focal length or single anything else.

    As I recall, Encyclopedia Britannica and Focal Encyclopedia (which is a
    photography-centered encyclopedia) have both defined "prime lens" correctly.
    I don't have their definitions on this computer but should have them
    somewhere and will post 'em if I can find 'em.

    My brochure for Kenko teleconverters uses "prime lens" correctly, and in
    that brochure about half of the prime lenses shown are in fact zoom lenses.

    Manufacturers of lenses for cine and video cameras, such as Zeiss, Schneider
    and Century, catalog "variable prime" lenses in just that way--meaning prime
    lenses of variable focal length.

    Finally, NO major lens manufacturer that I know of has ever used "prime
    lens" in its literature to mean single-focal-length lens. Definitely Minolta
    never has; I have loads of Minolta lens catalogues. I have looked over a lot
    of lens literature from Canon, Fuji, Nikon and other makers as well and have
    NEVER seen the term misused in this way.

    Nevertheless, the misuse is now commonplace on the Internet, has
    unfortunately even spread into print to a small degree, and will continue,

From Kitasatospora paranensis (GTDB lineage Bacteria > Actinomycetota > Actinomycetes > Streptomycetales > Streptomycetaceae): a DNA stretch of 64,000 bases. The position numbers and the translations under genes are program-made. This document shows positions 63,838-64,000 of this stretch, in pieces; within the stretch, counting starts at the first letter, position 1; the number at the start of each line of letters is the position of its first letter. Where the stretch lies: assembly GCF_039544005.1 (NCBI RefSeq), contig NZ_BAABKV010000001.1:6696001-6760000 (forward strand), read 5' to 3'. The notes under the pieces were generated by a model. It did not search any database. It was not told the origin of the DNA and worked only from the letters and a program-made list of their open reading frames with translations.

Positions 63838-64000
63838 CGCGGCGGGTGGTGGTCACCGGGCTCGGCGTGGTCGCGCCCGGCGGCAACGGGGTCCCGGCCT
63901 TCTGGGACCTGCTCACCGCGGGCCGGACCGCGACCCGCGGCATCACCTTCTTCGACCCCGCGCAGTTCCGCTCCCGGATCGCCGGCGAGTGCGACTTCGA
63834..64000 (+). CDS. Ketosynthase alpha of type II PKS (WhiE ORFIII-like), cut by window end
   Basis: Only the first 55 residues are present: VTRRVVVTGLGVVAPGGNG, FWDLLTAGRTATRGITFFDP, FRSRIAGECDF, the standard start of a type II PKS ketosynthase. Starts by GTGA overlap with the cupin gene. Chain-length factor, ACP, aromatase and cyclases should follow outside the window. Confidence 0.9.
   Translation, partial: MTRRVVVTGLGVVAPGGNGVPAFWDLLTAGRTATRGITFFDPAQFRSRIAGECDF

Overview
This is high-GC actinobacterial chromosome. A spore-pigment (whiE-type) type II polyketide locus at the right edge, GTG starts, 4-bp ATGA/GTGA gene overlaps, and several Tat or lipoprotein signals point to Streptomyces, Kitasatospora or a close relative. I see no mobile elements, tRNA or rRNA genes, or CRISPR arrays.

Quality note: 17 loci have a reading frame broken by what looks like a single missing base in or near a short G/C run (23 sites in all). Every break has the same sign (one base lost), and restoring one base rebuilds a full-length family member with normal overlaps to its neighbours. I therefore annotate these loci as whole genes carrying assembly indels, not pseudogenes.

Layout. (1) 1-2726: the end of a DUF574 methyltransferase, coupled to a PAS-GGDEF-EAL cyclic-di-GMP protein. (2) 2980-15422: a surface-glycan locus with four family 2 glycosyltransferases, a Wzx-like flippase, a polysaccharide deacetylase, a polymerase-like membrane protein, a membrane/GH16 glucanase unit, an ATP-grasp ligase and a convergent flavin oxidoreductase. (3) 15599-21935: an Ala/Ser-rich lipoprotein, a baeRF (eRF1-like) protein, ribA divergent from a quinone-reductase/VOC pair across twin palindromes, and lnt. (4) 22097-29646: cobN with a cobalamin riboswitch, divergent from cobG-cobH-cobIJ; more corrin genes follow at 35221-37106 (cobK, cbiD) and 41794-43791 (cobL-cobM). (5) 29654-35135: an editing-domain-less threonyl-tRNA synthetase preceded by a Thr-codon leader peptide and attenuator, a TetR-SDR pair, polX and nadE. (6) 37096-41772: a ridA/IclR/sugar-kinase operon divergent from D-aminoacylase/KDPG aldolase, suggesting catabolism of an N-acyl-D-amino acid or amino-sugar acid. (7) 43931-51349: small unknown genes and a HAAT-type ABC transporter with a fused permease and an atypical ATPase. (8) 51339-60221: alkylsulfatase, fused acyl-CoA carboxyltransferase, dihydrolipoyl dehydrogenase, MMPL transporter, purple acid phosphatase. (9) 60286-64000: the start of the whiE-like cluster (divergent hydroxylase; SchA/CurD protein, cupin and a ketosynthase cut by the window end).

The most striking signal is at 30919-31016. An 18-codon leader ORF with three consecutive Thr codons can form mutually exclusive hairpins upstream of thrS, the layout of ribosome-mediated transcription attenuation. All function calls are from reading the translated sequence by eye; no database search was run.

I'm sure.


    >
    > trying to learn more
    > Drifter


    I hope this has helped a little. I know you'll continue to see "prime lens"
    misused; I just want to make sure you know that it's technically incorrect,
    has caused a lot of confusion, and makes no sense whatever in light of
    dictionary definitions of "prime."

    Neil
     
    NJH, Dec 14, 2003
    #9
  10. peweg

    Drifter Guest

    ---->snip<----
    >I hope this has helped a little. I know you'll continue to see "prime lens"
    >misused; I just want to make sure you know that it's technically incorrect,
    >has caused a lot of confusion, and makes no sense whatever in light of
    >dictionary definitions of "prime."
    >
    >Neil


    Neil:
    That's really interesting, thanks. I wonder though if this is going
    to be another case of the meaning of a term changing due to popular
    use.

    Drifter
     
    Drifter, Dec 14, 2003
    #10
  11. peweg

    Don Coon Guest

    "Drifter" <> wrote in message
    news:...
    > ---->snip<----
    > >I hope this has helped a little. I know you'll continue to see "prime

    lens"
    > >misused; I just want to make sure you know that it's technically

    incorrect,
    > >has caused a lot of confusion, and makes no sense whatever in light of
    > >dictionary definitions of "prime."
    > >
    > >Neil

    >
    > Neil:
    > That's really interesting, thanks. I wonder though if this is going
    > to be another case of the meaning of a term changing due to popular
    > use.
    >
    > Drifter


    Don't know what dictionary you're using but Kodak defines a Prime lens as
    one "limited to a single focal length" but what the hell do they know : )
     
    Don Coon, Dec 14, 2003
    #11
  12. peweg

    NJH Guest

    "Drifter" <> wrote in message
    news:...
    > ---->snip<----
    > >I hope this has helped a little. I know you'll continue to see "prime

    lens"